Properly maintaining your vehicle is the most important part of owning a vehicle.

From oil changes to tune-ups, if you do not follow your scheduled maintenance, damage can occur to your vehicle.


It is important to get an oil change regularly is because it helps to reduce the amount of wear that is placed on your engine. The oil helps to lubricate engine parts and keep your vehicle running well. Over time however, the oil breaks down and looses it's viscosity. When this happens, the oil does not lubricate engine parts as well, and your engine becomes more at risk for wear and tear. By routinely changing your oil, you keep the oil that is circulation through your engine thick, which better helps to protect engine parts. This is very important because it will reduce the overall maintenance costs that you will have to pay over time for your vehicle. Without regular oil changes, your engine will break down and need repair which can end up costing a lot of money.


The importance of brake flushing Brake fade is somewhat akin to brain fade. Reaction time is slower, usually snappy performance is replaced by a dull, mushy feel, and in critical situations the slow response time can be disastrous. While there are several mechanical reasons for this type of condition, one of the most overlooked causes is contaminated brake fluid. Most car owners are well aware of the importance of maintaining proper fluid levels in the vehicle, and reliably check to make sure that the brake fluid is maintained between the minimum and maximum marks on the reservoir. After all, if there's too little fluid, it's possible for air to be sucked into the lines, which can result in a spongy pedal feel and inefficient braking performance.


If the coolant is in bad condition, it's time to have the system flushed. The most common service interval for flushing the system is every two to three years, or 24,000 to 36,000 miles. When your vehicle goes longer than that timeframe without fresh fluid, you're engine may suffer some damage. So take care of your coolant—and your engine will keep its cool.  Like any other engine fluid, the coolant needs to be checked on a regular basis.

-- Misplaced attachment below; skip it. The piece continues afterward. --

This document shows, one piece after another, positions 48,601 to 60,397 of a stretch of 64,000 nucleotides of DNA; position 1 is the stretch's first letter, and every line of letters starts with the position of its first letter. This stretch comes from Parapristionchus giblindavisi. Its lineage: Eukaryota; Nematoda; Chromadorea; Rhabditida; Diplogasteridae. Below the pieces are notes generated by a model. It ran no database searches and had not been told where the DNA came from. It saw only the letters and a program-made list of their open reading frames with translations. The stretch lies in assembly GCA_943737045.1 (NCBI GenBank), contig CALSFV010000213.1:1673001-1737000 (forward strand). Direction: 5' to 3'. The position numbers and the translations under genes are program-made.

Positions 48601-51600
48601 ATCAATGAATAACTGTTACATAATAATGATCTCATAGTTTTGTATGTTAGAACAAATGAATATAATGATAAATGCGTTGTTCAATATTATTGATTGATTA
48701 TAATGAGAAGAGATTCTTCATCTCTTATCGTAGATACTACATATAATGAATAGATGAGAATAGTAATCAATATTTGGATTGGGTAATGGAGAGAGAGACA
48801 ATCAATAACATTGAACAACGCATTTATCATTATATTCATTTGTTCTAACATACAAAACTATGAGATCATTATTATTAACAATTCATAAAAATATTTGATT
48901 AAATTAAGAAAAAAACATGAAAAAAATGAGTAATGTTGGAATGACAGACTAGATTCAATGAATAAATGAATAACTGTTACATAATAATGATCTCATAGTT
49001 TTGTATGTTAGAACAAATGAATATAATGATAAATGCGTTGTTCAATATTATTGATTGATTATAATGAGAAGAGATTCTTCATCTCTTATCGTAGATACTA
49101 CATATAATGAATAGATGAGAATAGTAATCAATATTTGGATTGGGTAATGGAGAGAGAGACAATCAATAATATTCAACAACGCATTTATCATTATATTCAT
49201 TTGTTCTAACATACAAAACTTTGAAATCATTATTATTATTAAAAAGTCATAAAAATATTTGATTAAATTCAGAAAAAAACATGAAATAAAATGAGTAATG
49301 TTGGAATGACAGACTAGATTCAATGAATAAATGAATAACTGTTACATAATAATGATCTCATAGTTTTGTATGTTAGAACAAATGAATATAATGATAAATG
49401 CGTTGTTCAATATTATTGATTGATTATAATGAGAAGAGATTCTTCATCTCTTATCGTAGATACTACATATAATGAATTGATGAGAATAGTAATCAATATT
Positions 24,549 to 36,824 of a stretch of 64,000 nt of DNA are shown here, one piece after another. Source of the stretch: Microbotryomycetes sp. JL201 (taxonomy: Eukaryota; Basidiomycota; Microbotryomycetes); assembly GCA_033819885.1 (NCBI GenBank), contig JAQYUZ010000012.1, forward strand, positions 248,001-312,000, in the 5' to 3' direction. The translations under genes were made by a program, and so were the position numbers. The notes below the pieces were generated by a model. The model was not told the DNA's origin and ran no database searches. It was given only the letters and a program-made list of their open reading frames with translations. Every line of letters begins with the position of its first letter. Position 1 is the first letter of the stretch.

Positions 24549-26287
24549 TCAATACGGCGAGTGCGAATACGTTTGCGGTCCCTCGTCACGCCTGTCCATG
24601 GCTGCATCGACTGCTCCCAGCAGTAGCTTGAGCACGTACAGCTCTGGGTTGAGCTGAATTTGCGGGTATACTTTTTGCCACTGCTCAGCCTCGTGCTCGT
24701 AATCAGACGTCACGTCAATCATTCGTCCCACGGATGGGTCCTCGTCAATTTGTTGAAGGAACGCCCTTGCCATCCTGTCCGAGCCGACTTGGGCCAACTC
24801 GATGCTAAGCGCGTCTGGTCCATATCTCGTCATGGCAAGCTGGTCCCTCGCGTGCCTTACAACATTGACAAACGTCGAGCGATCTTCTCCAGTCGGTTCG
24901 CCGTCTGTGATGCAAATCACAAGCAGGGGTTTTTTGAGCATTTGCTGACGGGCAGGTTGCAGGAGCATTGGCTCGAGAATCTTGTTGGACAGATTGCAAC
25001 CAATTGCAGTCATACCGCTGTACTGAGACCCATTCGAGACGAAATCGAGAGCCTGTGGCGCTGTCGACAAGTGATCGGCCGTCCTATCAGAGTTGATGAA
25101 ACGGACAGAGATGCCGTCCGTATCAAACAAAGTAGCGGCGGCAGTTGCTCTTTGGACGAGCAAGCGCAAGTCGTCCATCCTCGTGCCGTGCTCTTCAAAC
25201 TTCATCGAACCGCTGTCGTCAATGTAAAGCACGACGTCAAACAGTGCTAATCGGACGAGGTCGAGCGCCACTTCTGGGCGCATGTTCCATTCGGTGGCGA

You're checking for two things: quantity and condition.


Manual: Most manufacturers recommend that manual transmission fluid be changed every 30,000 to 60,000 miles. Under heavy-duty use, some manufacturers suggest changing transmission fluid every 15,000 miles.

Automatic: Service intervals for an automatic transmission vary from every 30,000 miles ... to never. The typical service interval is 60,000 to 100,000 miles. Changing it more often does no harm.

Why do I need to do this?

Manual: In a manual transmission, the problem is not so much the fluid degradation, but rather fluid contamination. This contamination occurs over time as the synchronizers, bearings and gears in the transmission wear out. The resulting metal particles then float around in the lubricant. And we all know that oil with microscopic particles of metal in it does not lubricate as well as clean oil. So if these contaminants are not drained out, they will shorten the life of your transmission.

Automatic: Because more heat is generated in an automatic transmission, automatic transmission fluid actually degrades and breaks down with use.

What will happen if I don't?

If you don't change the transmission fluid on schedule, you'll be lubricating your transmission with metal shavings and other contaminants. This will shorten the transmission's life. The result could be a hefty boat payment to your mechanic. In other words, changing your transmission fluid at the correct interval is a good investment.